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Mapping the Historical Consciousness of 7th Graders

Posted by Cynthia Wallace...
5 December 2014 - 1:00pm

I recently published a research note in the Journal of New Brunswick Studiesand as a graduate student who has devoted the past 5 years to exploring the phenomenon of historical consciousness, I am (needless-to-say) thrilled and honoured to see a small piece of my research published in a scholarly journal!

My findings provide an intriguing glimpse into an age group less commonly discussed in conversations around historical consciousness and historical thinking in Canada. The data was collected as part of a pre-survey that expanded upon the Canadians and their Pasts (2013) investigation with an entire class of Anglophone 7th graders.  In working with this group of students, I had the privilege of learning a little bit more about their relationship with the past, and the narratives that they carry. Over a period of 15 weeks, we worked together to explore a material history framework for historical thinking in museums, which served as a cultural tool for deepening students’ historical consciousness.

As Stéphane Levesque (2014) has pointed out, “the study of historical consciousness makes it possible to understand how people use the past.” For the students participating in this inquiry, it was evident that they initially used the past to situate themselves within a Canada narrative of privilege and war. These “broad pictures” for remembering represented common themes that (just as Levesque has indicated) served as “backdrops” for acquiring new knowledge. For these students, their themes of privilege and war were predominantly optimistic.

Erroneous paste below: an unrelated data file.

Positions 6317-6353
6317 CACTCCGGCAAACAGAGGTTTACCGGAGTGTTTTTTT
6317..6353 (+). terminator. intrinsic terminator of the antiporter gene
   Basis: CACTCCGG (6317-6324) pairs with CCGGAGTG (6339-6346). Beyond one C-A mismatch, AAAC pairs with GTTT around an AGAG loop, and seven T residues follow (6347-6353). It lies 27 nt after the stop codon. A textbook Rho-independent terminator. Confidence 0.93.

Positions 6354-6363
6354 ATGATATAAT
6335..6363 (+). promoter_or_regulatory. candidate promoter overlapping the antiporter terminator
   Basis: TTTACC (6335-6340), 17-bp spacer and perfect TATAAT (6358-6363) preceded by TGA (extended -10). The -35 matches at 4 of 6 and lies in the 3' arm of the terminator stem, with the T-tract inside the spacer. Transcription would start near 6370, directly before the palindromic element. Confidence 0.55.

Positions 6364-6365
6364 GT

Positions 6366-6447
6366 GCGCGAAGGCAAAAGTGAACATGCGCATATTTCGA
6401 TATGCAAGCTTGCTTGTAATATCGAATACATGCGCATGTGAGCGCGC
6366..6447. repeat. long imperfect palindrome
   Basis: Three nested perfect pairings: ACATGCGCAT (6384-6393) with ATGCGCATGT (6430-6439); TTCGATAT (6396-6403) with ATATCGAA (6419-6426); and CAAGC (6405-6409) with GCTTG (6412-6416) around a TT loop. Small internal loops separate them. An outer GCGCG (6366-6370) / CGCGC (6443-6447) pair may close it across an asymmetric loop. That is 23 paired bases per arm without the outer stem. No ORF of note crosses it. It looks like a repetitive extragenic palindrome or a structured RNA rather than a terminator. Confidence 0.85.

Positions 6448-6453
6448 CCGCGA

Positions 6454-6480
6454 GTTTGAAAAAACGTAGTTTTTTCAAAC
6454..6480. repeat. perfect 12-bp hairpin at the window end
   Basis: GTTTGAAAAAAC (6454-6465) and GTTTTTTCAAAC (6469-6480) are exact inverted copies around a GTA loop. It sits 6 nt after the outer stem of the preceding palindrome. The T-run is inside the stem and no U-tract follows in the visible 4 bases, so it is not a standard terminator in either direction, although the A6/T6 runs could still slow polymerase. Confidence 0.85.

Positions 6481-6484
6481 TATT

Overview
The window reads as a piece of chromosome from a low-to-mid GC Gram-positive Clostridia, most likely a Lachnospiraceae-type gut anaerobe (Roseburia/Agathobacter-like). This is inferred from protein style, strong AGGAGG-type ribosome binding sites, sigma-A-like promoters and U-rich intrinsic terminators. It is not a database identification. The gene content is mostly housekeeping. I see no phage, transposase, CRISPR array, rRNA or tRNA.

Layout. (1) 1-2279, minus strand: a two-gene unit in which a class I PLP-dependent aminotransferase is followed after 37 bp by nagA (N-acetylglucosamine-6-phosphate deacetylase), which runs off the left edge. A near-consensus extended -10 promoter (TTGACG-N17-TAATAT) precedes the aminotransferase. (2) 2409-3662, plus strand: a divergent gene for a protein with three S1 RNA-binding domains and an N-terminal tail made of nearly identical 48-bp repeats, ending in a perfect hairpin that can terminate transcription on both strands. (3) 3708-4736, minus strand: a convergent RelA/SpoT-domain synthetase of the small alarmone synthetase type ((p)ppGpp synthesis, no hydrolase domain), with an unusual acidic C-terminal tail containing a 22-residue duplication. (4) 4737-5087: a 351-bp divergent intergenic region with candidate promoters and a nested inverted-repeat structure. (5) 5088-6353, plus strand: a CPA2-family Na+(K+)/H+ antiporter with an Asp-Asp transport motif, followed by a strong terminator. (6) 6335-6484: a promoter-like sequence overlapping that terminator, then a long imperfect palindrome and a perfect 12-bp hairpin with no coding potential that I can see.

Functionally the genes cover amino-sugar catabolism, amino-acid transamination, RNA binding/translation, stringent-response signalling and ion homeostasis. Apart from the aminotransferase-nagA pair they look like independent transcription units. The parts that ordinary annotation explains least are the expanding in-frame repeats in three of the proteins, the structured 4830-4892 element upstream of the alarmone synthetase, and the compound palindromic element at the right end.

Somewhat in contradiction to this optimism, however, many of the students parallelled this schema with more pessimistic perceptions about change over time. In this regard the students were very unlike adult samplings in the larger Canadians and Their Pasts study. Hence, rather than perceiving things as getting better over time, nearly half (42%) of the students recognised progression as a contradiction. For these students, while technology had made life easier, the resulting pollution and conflict had also made life worse. In this sense, students' narratives of privilege seemed to be somewhat at odds with their beliefs in change over time.

[Click on the graph to increase the size].

What is perhaps even more interesting about this dataset, is what it reveals about students’ beliefs around historical knowledge. For the majority of students (63%), they believed that whenever anyone disagrees about the past it is simply a matter of consulting with experts, or secondary sources, to find out what happened.  In this sense, students demonstrated a belief in knowledge as something that can be found—by simply asking an expert or consulting a secondary source.  

At first glance, such a strategy for resolving disagreements about the past might seem very effective. What is problematic about this approach, however, is that students did not see themselves as part of a community of historical inquiry. Instead, history was something that someone more knowledgeable did for them. As a result, all they had to do was know how to find it.

As I have explained in my previous blog posts (September and March 2014), by engaging students in active historical thinking, using artifact sources as starting points for critical historical inquiry, participants in this study came to adopt more complex understandings around the nature of historical knowledge. In this sense, students came to see history as a narrative that is re-constructed (from historical evidence), rather than simply found.

I invite you to read the full research note as it appears in the current issue of the Journal of New Brunswick Studies.



Conrad et al (2013). Canadians and Their Pasts. Toronto: University of Toronto.

Levesque, S. (2014). "Between memory recall and historical consciousness: Implications for education". Public History Weekly. Web.

Wallace-Casey, C. (2014). "7th graders and thier pasts: A New Brunswick case study". Journal of New Brunswick Studies. Web